Chicago | Reuters — U.S. corn futures rose more than one per cent on Tuesday for their third straight session of gains and neared a three-week high as rains and cold temperatures prevented farmers from planting in much of the Midwestern crop belt, analysts said.
Wheat and soybeans also climbed at the Chicago Board of Trade as speculative investors made bullish bets tied to adverse weather conditions in the United States even as crop-friendly rainfall fell elsewhere in the world.
Corn led the way higher after the U.S. Agriculture Department in a report released after the close of trading on Monday said spring plantings were behind schedule and below analyst expectations.
“The planting figure may be up from last week but it is still short of the five-year average,” said Vanessa Tan, investment analyst at Phillip Futures. “The USDA data gives further evidence of delays to the U.S. planting season this year.”
U.S. farmers had planted 19 per cent of their corn crop as of Sunday, behind the five-year average of 28 per cent and the average analyst estimate of 21 per cent. More rains were moving across the Midwest and southern Delta region on Tuesday, stalling planting of corn, rice and soybeans until at least the weekend, meteorologists said.
“If corn was 23-24 per cent planted, the trade wouldn’t care about this week’s weather,” said Mike Zuzolo, analyst at Global Commodity Analytics in Indiana, adding that USDA was likely to report another behind-schedule planting figure next week.
Farmers who cannot plant were turning bullish on grain prices, forcing ethanol and sweetener makers to bid up in efforts to entice sales. Slow farmer sales contributed to disappointing earnings for trading house Archer Daniels Midland, which reported first-quarter results early on Tuesday.
“The bull spread is very active. There is a cash pipeline issue — it’s pretty tight right now,” Zuzolo said of the cash corn market.
CBOT July corn gained 7-3/4 cents, or 1.5 per cent, to $5.21-1/2 per bushel while new-crop December futures were up 5-1/4 cents to $5.12-1/4 (all figures US$).
Most-active CBOT July soybeans jumped 17-1/4 cents to $15.17-1/4, finishing just below their contract high notched on April 17.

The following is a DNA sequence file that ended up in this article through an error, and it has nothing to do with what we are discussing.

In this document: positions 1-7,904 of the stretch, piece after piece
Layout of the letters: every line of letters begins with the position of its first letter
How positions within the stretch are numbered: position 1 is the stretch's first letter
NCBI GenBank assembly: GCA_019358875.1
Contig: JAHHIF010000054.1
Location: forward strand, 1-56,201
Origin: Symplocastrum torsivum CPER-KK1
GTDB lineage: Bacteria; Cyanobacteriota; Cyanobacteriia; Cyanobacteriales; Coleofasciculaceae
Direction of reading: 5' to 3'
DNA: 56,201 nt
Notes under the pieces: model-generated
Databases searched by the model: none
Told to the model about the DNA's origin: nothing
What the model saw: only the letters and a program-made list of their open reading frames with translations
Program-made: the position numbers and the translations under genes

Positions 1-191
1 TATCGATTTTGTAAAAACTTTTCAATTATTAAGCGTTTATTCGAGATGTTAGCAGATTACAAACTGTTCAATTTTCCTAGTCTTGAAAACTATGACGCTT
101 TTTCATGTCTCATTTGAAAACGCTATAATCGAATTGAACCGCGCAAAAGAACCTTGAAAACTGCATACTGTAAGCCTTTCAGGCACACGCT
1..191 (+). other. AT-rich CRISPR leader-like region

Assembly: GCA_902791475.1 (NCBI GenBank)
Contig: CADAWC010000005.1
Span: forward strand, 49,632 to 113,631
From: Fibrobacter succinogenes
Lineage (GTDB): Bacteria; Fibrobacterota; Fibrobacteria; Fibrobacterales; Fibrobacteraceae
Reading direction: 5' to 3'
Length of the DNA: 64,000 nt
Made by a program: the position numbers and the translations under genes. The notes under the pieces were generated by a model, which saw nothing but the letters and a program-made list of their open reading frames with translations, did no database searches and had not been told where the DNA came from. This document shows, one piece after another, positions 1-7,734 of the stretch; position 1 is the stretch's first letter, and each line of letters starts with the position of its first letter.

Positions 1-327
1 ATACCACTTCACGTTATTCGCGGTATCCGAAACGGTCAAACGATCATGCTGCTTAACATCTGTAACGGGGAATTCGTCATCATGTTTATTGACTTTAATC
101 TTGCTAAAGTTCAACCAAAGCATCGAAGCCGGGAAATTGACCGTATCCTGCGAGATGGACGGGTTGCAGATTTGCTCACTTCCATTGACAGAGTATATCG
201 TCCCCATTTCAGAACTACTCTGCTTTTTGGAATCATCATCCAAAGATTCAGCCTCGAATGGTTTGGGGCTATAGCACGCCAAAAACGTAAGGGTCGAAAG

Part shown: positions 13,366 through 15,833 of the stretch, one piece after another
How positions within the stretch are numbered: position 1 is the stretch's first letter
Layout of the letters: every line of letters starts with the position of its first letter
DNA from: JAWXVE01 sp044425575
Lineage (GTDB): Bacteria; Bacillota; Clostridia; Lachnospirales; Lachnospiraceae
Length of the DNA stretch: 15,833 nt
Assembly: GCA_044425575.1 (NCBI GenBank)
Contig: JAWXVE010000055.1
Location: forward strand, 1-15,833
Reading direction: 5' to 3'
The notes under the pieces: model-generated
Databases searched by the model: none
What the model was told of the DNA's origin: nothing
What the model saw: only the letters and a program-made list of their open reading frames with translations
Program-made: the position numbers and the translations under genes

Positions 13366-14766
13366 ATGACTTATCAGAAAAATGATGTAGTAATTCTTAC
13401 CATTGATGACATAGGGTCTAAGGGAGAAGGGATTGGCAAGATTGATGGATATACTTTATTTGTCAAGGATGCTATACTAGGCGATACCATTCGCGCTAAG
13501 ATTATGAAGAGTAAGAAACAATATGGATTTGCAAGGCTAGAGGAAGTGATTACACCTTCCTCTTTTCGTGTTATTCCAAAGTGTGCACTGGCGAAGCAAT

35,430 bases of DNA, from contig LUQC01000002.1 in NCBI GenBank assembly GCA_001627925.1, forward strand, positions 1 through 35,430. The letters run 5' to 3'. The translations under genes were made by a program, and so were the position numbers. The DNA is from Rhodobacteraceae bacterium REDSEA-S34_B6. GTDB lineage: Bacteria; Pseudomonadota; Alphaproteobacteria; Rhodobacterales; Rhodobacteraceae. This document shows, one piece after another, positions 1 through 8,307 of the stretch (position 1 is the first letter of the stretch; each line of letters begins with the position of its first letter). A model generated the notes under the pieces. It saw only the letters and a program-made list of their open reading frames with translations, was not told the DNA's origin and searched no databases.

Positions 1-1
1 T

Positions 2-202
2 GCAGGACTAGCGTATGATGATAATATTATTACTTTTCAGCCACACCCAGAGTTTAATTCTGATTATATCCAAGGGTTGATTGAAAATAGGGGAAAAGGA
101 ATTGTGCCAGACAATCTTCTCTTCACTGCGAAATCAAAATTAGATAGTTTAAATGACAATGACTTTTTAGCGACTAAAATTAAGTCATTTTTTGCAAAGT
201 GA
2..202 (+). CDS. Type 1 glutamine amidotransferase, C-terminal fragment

The gains came ahead of Wednesday’s first notice day for deliveries against CBOT May corn, soy and wheat contracts. Strong cash markets were expected to keep deliveries to a minimum, analysts said.
Wheat turns higher
Wheat futures reversed earlier losses to turn higher as an annual crop tour of fields started in the top wheat-growing state of Kansas. Early tour reports showed wheat plants partially damaged from cold and dry weather, with recent rainfall helping to mitigate drought conditions but coming too late to boost yields.
“Even in the fields that looked good from the road because of the recent rains, the tiller counts were lower than what you would expect, and that is from drought conditions,” said Justin Gilpin, chief executive of the Kansas Wheat Commission, who is a scout on the tour.
USDA on Monday reduced the condition of the wheat crop by one percentage point, to 33 per cent good to excellent. That was well below the five-year average of 49 per cent.
Wheat futures were pressured overnight by showers in growing regions in Australia and eastern Europe and news that Argentina authorized an additional 500,000 tonnes in 2013-14 wheat exports, bringing the official exportable surplus for the season to 1.5 million tonnes.
CBOT July wheat ended up eight cents at $7.16-1/2 per bushel while Kansas City Board of Trade July wheat rose 16 cents, or two per cent, to $8.02-1/2, the highest price since June.
— Michael Hirtzer reports on agriculture and commodities for Reuters from Chicago. Additional reporting for Reuters by Gus Trompiz in Paris and Naveen Thukral in Singapore.